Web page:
Yesterday afternoon I held my son down for several moments as a nurse injected his legs four times with needles: vaccines to protect him – and other children – from nasty infectious diseases. It was an overt betrayal, the type I’ve rarely participated in against my children. Nels cried and yelled: “OK, OK, OK! I’m done! That’s enough!” I could see his suffering, smell his hot little head, hear his panic; I was with him while he was crystallized in pain and fear.
I am a Big Girl as a mama now and don’t always feel the sting of tears when my children are hurt or maligned; not because I don’t ache for them but because I want to be present for them during these moments, not distracted by my mixed emotions. In these moments holding Nels I was thinking, though, about how many of our decisions as parents are, well, arbitrary. We hope for and thrive off the support and likeminded choices of our peer group, our families, our heroes, and if or when this kind of herd mentality is nonexistent, we can suffer very much indeed.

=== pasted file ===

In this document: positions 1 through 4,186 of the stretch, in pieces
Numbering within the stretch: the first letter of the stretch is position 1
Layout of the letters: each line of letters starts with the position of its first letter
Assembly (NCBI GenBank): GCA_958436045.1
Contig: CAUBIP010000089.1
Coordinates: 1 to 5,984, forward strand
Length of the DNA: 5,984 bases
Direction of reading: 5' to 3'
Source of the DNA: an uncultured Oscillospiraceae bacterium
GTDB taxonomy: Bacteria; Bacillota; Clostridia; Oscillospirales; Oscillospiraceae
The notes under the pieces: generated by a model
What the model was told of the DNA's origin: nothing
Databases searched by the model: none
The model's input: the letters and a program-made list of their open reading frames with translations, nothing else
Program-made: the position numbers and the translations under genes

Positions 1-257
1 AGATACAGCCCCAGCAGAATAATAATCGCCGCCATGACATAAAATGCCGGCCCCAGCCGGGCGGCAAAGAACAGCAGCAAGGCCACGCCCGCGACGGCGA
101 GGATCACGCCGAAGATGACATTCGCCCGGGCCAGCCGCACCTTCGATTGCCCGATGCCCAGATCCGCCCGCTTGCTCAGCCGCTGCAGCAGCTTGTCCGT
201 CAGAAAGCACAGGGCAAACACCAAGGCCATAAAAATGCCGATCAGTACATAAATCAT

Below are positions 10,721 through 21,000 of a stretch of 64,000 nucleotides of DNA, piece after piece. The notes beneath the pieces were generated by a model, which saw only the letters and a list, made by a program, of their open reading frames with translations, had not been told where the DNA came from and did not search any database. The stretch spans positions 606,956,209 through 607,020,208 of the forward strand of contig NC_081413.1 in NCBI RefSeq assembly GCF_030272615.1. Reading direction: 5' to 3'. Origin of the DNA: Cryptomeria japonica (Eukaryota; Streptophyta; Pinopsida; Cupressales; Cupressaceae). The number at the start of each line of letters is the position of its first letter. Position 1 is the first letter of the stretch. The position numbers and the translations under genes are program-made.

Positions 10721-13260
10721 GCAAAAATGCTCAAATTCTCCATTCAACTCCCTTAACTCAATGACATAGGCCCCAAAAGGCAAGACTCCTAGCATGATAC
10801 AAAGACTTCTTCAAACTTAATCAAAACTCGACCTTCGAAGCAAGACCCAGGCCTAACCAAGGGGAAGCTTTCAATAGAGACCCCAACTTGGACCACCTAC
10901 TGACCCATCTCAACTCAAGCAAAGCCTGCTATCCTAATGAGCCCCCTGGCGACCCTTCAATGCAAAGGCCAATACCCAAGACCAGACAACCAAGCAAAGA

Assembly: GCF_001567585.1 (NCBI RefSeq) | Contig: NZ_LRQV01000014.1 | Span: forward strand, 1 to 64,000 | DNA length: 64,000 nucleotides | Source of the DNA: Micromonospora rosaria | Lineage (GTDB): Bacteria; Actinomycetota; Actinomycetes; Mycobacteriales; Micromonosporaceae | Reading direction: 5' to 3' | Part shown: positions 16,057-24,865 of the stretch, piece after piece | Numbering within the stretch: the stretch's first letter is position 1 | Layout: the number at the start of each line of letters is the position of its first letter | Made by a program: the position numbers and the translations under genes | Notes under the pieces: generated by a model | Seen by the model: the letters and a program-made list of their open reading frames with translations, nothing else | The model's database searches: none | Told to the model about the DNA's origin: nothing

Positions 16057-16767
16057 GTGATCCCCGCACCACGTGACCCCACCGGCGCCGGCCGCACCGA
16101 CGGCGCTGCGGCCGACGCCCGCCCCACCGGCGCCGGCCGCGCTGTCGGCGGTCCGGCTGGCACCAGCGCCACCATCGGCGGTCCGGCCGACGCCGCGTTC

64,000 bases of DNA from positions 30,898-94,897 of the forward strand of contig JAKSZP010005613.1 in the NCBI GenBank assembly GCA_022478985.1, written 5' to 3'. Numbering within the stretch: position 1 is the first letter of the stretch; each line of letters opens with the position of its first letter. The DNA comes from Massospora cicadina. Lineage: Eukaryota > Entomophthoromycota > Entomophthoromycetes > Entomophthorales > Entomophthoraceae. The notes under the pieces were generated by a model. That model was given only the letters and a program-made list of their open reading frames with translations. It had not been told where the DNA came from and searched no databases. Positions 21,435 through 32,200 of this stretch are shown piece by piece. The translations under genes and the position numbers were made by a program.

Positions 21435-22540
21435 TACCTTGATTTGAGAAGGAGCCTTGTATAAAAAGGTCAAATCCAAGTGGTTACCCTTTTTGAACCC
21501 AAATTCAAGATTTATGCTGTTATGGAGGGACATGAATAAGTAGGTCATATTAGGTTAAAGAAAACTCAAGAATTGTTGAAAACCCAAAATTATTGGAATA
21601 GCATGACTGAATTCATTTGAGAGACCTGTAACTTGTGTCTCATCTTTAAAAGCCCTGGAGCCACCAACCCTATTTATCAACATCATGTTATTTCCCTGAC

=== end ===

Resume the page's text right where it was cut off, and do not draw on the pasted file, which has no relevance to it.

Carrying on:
Vaccinations, for me, represent this truth – the fact we are, in the final analysis, alone in our choices as parents. In the case of inoculations there are so many wildly disparate, vociferous opinions, backed with empirical evidence, science or pseudo-science on both sides. I am helpless now, in the doctor’s examination room, my husband and I having made our decision based on what information we trust, and our choices being played out in such a stark way – our child howling and crying.
This afternoon my son removed his four bandages on his own in the bathroom – one bloody, presumably from his first shot where his wiry body convulsed and threw the nurse half across the room (I felt a kind of twisted maternal satisfaction at her grunt of “Jesus Christ!” or some other expletive, surprised by his strength). Bloody bandage cast aside, Nels has moved on. He is either safer or less safe based on our decision (although he obviously did not have a negative reaction from the vaccines) and in any case, remains completely trusting in me for the care of his person.
A gift, an amazing responsibility, a truth that plays out daily.